Turkish President Recep Tayyip Erdogan will hold talks with his Russian counterpart Vladimir Putin on Monday in Russia amid a controversial missile deal between the two sides which threatens to further deteriorate Turkey-U.S. ties.
Erdogan and Putin have already met more than a dozen times and had several phone conversations in recent months, making significant progress in strengthening their bilateral ties. This time, the two leaders will attend the High Level Russian Turkish Cooperation Council meeting in Moscow.
The new meeting signals deepening ties between the historical rivals just as Turkey’s links to its traditional NATO ally the United States grow bitter over Ankara’s planned and determined purchase-deployment of state-of-the-art Russian S-400 missiles.
Before the Erdogan-Putin summit, their foreign ministers Mevlut Cavusoglu and Sergey Lavrov met on March 29 in Turkey’s southern Mediterranean resort city of Antalya.
They dwelled on a variety of issues, such as Syria, where the two countries are in a strenuous cooperation in the rebel-held northern Idlib province, and passport-free travel for Russian citizens who flock to Antalya every year for holidays.
Ankara and Moscow have had a tough time coordinating their efforts controlling and disarming al-Qaida-linked jihadists in Idlib over the past few months in line with the Astana process that they are implementing with Iran.
But as a new and concrete development, Turkish and Russian forces conducted independent but coordinated patrols in late March in northern Syrian region of Tal Rifaat.
“There is and probably will be problems there (Idlib) but Turkey and Russia are determined to cooperate in this field. They are going in line with their engagements,” said Russian affairs expert Togrul Ismayil from Kahramanmaras Unversity.
However, Turkey’s main challenges in foreign policy in the near future is difficult dilemma over its choice of Russian missiles despite U.S. and NATO warnings amid concerns that the Russians could use their system to spy on the F-35 aircrafts.
After months of hedging, the Pentagon announced on April 1 that it has suspended deliveries and activities related to the stand-up of Turkey’s F-35 operational capability and warned if Turkey takes the delivery of the S-400, its “continued participation in the F-35 program is at risk.”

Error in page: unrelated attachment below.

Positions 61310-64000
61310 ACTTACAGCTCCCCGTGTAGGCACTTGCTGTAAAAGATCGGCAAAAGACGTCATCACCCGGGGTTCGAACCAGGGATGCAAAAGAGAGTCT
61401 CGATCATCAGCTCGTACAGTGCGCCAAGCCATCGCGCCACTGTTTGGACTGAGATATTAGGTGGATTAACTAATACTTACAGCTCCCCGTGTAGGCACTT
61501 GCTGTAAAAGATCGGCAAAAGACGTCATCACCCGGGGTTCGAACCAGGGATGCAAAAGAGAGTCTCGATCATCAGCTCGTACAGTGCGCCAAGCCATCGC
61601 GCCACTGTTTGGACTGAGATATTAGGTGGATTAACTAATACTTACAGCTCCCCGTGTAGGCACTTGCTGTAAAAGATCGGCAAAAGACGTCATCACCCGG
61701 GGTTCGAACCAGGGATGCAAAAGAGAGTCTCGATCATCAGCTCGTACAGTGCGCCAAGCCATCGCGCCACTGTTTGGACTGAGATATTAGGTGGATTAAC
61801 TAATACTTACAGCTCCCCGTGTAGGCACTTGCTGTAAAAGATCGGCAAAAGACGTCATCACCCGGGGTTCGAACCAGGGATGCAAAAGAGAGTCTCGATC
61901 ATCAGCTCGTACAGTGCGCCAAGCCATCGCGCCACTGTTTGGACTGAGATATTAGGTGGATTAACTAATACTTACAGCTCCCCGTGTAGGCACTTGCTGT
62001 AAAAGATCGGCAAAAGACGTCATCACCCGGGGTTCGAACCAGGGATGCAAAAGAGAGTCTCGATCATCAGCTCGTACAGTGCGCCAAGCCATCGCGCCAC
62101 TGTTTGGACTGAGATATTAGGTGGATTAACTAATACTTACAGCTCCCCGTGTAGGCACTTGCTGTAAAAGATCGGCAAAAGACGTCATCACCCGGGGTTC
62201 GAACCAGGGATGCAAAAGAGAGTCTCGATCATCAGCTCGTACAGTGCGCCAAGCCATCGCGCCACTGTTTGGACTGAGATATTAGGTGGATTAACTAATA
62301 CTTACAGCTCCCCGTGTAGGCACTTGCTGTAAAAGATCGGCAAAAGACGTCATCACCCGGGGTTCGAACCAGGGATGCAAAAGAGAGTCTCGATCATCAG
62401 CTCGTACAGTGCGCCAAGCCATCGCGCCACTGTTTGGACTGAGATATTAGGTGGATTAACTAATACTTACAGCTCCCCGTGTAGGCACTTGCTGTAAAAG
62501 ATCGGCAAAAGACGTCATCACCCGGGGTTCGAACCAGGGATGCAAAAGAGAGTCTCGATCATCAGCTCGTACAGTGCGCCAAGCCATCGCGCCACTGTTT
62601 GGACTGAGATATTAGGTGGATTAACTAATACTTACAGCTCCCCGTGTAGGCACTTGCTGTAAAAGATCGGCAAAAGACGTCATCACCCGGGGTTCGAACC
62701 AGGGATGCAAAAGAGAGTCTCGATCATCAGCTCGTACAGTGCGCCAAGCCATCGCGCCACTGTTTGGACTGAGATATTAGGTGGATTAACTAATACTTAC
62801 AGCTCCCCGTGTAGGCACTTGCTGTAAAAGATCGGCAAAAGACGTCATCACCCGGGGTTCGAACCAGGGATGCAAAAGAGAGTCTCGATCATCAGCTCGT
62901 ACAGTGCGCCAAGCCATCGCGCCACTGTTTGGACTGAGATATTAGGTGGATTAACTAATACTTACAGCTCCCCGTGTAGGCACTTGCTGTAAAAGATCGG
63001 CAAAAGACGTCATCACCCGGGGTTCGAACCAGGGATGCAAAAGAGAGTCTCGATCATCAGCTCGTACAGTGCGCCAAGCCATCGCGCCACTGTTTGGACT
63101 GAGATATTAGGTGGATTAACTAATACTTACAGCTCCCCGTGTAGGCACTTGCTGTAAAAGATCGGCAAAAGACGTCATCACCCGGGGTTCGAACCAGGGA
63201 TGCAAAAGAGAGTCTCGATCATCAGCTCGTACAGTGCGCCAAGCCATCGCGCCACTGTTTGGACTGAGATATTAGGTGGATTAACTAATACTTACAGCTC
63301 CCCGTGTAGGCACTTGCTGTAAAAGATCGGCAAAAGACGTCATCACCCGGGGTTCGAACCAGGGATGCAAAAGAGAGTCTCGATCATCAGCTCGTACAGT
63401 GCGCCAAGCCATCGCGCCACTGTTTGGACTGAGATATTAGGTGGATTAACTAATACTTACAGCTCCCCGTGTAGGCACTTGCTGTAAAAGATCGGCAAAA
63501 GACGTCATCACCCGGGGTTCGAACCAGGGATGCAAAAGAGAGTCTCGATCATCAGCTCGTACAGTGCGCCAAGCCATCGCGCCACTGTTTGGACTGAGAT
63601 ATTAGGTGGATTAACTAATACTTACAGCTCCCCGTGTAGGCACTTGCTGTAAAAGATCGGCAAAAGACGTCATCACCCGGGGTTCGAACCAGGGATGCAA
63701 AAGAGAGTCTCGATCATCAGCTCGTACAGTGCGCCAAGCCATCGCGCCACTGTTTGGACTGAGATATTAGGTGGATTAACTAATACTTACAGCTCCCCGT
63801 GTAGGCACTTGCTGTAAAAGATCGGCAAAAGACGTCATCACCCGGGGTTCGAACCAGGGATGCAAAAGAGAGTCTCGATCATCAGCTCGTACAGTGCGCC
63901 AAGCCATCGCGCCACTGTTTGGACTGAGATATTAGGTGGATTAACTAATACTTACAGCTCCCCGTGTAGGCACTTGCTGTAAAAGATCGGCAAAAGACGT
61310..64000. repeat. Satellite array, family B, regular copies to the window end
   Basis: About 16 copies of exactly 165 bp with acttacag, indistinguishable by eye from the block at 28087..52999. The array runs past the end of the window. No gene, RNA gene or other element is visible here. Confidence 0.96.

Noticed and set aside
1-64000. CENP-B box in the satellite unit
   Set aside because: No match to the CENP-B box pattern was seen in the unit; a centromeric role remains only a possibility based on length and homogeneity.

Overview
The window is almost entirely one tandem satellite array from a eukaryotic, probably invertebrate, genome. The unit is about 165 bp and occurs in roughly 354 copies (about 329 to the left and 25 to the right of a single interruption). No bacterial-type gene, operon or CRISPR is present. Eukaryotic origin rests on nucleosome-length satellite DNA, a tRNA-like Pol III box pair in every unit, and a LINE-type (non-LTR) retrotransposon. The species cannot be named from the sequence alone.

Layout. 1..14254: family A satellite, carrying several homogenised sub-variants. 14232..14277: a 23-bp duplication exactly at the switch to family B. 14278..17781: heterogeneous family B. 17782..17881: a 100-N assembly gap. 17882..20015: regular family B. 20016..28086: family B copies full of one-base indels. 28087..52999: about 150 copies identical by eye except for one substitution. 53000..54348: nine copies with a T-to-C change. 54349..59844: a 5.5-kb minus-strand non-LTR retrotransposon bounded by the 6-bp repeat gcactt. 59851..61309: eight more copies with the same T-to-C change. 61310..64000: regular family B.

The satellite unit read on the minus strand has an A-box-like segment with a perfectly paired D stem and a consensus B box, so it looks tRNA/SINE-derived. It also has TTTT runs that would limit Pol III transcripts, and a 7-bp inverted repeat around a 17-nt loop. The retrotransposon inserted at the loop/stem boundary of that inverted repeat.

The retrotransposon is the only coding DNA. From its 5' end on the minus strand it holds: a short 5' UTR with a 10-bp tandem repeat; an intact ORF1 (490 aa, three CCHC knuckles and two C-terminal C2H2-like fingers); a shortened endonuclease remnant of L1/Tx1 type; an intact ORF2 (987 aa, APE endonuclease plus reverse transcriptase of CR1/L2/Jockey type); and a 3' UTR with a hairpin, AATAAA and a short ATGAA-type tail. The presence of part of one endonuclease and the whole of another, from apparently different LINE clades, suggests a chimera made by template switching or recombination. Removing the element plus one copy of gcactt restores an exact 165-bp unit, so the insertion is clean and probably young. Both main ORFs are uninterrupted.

Washington insists that the S-400 is incompatible with NATO capability and is not interoperable. It has also threatened to impose new sanctions on Ankara, despite the fact that the two countries have been NATO allies since 1952.
On Wednesday, U.S. Vice President Mike Pence delivered a new and staunch warning to Turkey on Twitter.
The reply to the American warning came on Friday from Erdogan himself who repeated that his country will not turn back from its major arms deal with Russia.
“The S-400 deal is a done deal,” he told reporters in Istanbul, indicating that the United States failed to give a deal on their Patriot air defense system comparable to the one, offered by Russia on its S-400s, state-run Anadolu agency reported.
U.S. officials reportedly still hope that President Erdogan, who had just suffered a setback in local elections, would have second thoughts about bucking the NATO alliance by buying advanced Russian anti-aircraft missiles.
“The shipment (of Russian S-400 missiles) is to begin in July,” added the Turkish leader.
Some Turkish experts argue that the S-400 can work outside the NATO realm without compromising its capabilities.
“It’s incomprehensible to understand why the U.S. is throwing a tantrum on the S-400 issue. Turkey has insistently said that it will only use it for national defense requirements,” said Ismayil, recalling that in the past Ankara had wanted to acquire Patriot missiles but the request was rebuked by Washington.
Turkey is not only a customer for the Lockheed Martin F-35, but also one of the eight international partner nations that build key components for the jet, including parts of fuselage and cockpit displays.
Ismayil expressed concerns that Turkey could drop the deal. He said, however, it “would hurt Turkey’s credibility” and the nation would still have to pay a hefty fine to Moscow.
But even Ankara changes its mind in acquiring Russian missiles, its cooperation in many fields, such as conventional and nuclear energy, commerce, culture and tourism with Moscow are expected to be deepened in the future.